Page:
Sunday, January 24, 2010

Book Review


The Truth About the Black Biblical Hebrew-Israelites (Jews): The World’s Best-Kept Secret by Ella J. Hughely was the first book I started reading about Black Jews. I essentially read it initially in one sitting and a second time for further reinforcement. Ms. Hughley unearths a plethora of information affirming that American blacks are in fact descendants of the original Jews. Quoting authoritative sources such as the Holy Bible (the best in my estimate; the rest being commentary), Josephus, The Jewish Encyclopedia, the Encyclopedia Judaica, among others, she builds an impregnable case.

Stating that the Bible “is the main historical source of the original black Hebrew-Israelites,” she quotes that their history begins at Genesis 11:10 where the genealogy of Shem is recorded and thus continues throughout the Old Testament. She asserts that the progenitor of the Israelites, Abraham was indeed black because “he was born in the city founded by the black Nimrod, the grandson of Ham. (Gen. 10:8-10)"

She continues to build the Biblical account of Israel in its original Northeast African context by tracing Abraham’s sojourns to and in Canaan. Hughley asserts that the Canaanites were a black people based on their progenitor’s descent from Ham. Canaan was the son of Ham. (Gen. 10:6) Let it also be said, according to the anatomical researches of Elliot Smith, that “Hamite” and “Semite” were the same some thousands of years ago. (See Godbey’s The Lost Tribes a Myth, p. 488) Of course meanings of these words changed to fit pseudo-linguistic special interests and agendas.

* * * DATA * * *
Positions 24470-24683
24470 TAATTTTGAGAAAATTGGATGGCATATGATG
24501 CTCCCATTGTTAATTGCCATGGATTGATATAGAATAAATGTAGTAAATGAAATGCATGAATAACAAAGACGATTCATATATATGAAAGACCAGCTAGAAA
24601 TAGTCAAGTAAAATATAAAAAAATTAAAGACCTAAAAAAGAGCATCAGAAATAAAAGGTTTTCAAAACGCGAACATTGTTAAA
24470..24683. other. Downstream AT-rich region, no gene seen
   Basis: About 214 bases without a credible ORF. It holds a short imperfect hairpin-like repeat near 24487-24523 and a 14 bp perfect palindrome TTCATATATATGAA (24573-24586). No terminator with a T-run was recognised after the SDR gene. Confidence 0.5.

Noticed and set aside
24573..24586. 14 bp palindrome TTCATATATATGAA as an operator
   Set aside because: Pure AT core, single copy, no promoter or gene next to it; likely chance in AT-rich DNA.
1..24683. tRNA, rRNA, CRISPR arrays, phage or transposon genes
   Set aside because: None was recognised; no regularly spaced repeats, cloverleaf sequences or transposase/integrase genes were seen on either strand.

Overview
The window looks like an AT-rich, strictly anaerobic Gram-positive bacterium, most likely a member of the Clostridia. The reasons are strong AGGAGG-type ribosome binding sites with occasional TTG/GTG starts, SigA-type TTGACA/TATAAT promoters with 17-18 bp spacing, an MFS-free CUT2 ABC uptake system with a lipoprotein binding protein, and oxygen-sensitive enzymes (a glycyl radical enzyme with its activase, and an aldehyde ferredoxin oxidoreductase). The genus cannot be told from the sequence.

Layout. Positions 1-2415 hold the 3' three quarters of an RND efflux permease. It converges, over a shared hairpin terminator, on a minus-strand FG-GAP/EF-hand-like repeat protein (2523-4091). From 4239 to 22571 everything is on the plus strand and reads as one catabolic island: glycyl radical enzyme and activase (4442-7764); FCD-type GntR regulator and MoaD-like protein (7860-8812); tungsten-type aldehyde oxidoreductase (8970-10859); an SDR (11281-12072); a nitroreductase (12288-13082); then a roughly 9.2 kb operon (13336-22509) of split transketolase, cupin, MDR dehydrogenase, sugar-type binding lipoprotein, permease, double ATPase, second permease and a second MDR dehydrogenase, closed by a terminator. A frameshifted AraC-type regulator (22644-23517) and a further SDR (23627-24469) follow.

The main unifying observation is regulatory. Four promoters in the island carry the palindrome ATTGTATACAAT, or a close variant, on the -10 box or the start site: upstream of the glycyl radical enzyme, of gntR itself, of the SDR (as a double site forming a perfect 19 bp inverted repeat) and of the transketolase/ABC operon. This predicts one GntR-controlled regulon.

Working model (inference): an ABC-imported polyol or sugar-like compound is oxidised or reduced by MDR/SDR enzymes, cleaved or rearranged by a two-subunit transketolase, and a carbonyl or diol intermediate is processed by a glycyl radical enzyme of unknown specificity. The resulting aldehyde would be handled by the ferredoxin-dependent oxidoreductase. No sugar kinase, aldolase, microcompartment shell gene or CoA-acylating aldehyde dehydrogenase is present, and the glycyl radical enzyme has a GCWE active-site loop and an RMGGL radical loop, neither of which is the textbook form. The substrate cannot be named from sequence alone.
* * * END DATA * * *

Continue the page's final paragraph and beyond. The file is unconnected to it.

We are then taken to Israel’s 400 year captivity in Egypt, also in Africa, and their subsequent sojourn back into Canaan where Abraham and the Habiru had been before (Gen. 12:5).

The rest of the book focuses on Israel’s periods of Captivity due to their disobedience to the commandments of Yahweh, the original Religion of the Israelites (Yahvism), the reclamation of a Religious Heritage, the Return of a Remnant, the true House of Israel. She even goes into the secret but true history of the white Eastern European Jews, known as Ashkenazim. Another interesting facet of history that she brings out in the book is the origin of race classification. She reveals that it began with a man by the name of Johannes Blumenbach in the 18th century... intriguing indeed.

Though I do not agree with all of Ella Hughley’s conclusions, this is an engaging read. Unlike some Hebrews, she acknowledges Jesus as a prophet sent from God but fails to acknowledge him as Moshiach. She seems to erroneously affirm Israel as the Messiah, a grave error indeed.

Copyright © 2010 Emeth Book Review